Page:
ROSENBLATT: Why should we care about one more African civil war?

Islamic fundamentalists are poised to destabilize the region

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The Central African Republic is about to explode, threatening a wide swath of northern Africa, but why should we care, especially as South Sudan teeters on the brink of ethnic warfare?

Unless that nation can be quickly brought back from the verge of civil war, Islamic fundamentalists will wipe out or marginalize the Christian population in another ghastly civil war, such as in Syria, though along different religious fault lines. Already, in the Central African Republic, thousands of Christians displaced by the killing sprees have fled their villages and are spread out around the airport in the capital city of Bangui, with little or no support.

From the Central African Republic, al Qaeda will metastasize across the Sahel region — the band of nations just below Tunisia and Egypt where the so-called Arab Spring has morphed into a free fall.

Ambassador Samantha Power, U.S. representative at the United Nations and a superb humanitarian expert in her own right, made a quick trip to the Central African Republic to demonstrate the deep concern of the U.S. government and provided an initial modest financial contribution.

However, the pivotal U.S. contribution could be heard, roaring in the background at the Bangui airport, bringing in the only realistic hope of reversing the tide. Only the U.S. Air Force has the lift capacity to quickly deploy combat troops and their gear — weapons, ammunition and rugged military vehicles to almost any destination in the world, so that the peacekeepers can be on the ground, ready to fight in time to try to turn the tide of the impending civil war.

Emerging from the U.S. transports were some of the toughest troops in Africa — peace enforcers from Burundi.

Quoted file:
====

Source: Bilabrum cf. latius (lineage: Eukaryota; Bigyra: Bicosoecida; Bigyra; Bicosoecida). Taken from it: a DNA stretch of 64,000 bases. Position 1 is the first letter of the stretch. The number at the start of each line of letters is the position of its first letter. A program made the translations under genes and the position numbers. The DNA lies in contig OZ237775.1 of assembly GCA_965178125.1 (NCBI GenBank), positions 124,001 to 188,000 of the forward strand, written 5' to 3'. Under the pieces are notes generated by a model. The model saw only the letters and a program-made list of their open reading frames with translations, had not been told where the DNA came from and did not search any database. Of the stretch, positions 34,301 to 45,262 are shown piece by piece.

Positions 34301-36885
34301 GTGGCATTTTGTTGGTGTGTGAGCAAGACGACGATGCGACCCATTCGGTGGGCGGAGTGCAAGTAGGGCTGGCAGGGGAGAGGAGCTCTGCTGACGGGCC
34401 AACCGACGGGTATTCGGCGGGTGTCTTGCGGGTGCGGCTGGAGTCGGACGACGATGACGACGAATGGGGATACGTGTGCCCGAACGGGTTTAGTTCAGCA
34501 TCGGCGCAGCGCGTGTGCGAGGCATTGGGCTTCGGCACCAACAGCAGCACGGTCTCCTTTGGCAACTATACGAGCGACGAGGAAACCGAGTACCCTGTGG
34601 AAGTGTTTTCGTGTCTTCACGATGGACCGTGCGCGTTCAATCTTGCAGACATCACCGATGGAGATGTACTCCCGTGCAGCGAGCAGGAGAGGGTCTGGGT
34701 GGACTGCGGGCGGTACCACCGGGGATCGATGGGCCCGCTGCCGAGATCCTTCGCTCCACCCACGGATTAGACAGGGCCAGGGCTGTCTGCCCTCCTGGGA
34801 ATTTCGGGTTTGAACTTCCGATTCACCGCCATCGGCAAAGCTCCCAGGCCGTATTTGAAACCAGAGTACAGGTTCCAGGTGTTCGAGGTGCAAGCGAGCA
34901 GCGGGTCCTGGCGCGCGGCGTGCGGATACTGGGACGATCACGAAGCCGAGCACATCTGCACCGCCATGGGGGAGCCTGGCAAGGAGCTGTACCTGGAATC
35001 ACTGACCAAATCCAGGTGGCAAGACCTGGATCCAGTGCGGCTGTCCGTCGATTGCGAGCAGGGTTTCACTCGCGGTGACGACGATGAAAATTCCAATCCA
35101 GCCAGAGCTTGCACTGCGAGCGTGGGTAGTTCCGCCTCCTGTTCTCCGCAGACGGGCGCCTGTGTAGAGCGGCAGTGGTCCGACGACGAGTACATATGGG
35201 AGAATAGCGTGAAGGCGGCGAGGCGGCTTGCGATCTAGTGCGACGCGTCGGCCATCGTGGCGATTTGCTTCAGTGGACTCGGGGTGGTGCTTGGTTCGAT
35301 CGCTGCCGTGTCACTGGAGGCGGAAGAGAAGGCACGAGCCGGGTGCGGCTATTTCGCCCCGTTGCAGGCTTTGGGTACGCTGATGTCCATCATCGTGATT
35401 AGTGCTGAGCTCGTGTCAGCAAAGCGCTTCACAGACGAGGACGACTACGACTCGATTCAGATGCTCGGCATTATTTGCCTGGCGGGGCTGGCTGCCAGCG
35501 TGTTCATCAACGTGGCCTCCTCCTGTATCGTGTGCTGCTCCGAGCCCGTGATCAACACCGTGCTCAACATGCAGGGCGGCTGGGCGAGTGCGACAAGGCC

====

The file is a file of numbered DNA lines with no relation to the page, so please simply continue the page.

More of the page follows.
Many in the professional world of peace-building have been astonished to learn that troops from Burundi are at the cutting edge of the French-led effort to bring some measure of stability to the Central African Republic before it implodes completely.

I was last in Burundi in 1994 in an effort to keep the lid on the same Hutu-Tutsi ethnic mix that touched off the genocide in Rwanda, killing upwards of 1 million, mostly Tutsi. Burundi has had several rounds of its own civil wars along the same ethnic fault lines.

A generous board member of Refugees International agreed to fund us on a long-shot mission to try to jam the “hate radio” stations in Burundi before they touched off what had just happened in Rwanda. With me was our indomitable European representative, Yvette Pierpaoli, a peerless activist of worldwide renown. Pierpaoli died in a 1999 mission to reach refugees from Kosovo. “The Constant Gardener,” a novel by John le Carre, is dedicated to her.

Pierpaoli and I met up in a hotel in Brussels, waiting for the Sabena airlines connecting flight from there to Burundi.

Two other formidable actors joined us there, John Marks and Susan Colin Marks of Search for Common Ground. I challenged John, a friend from college days, to take his organization to Africa; his wife, Susan, from South Africa brought passion and experience in Nelson Mandela-style reconciliation to our quartet.

We used the 12-hour transit time to try to conceptualize what we might be able to achieve. Accompanied by Pierpaoli, whose native French-language skills and bearing commanded instant respect, we could gain access to the senior diplomatic and U.N. officials. The U.N. boss in Burundi, Ambassador Ould Abdallah, was very skillfully trying to keep the lines of communication open between the Tutsi-led government and the Hutu in Burundi.

Search for Common Ground focused on the feasibility of neutralizing “hate radio” with “peace radio.” My initial reaction was skeptical, but Search quickly started a peace radio program and several other reconciliation measures that played a key role in keeping Burundi from plunging over the edge into all-out ethnic violence. We jointly followed up with a Washington, D.C.-based forum spotlighting the perilous situation in Burundi and the surrounding countries, which proved to be very useful to diplomats of all stripes, international officials and nongovernmental organizations working on humanitarian and health crises.

Experts are somewhat astonished, but very satisfied, to see that Burundian troops are the leading edge of French efforts to help prevent genocide in the Central African Republic.

Burundi, which itself barely held together in 1994, now less than 20 years later, has the key job in the struggle for the Central African Republic and the Sahel region.

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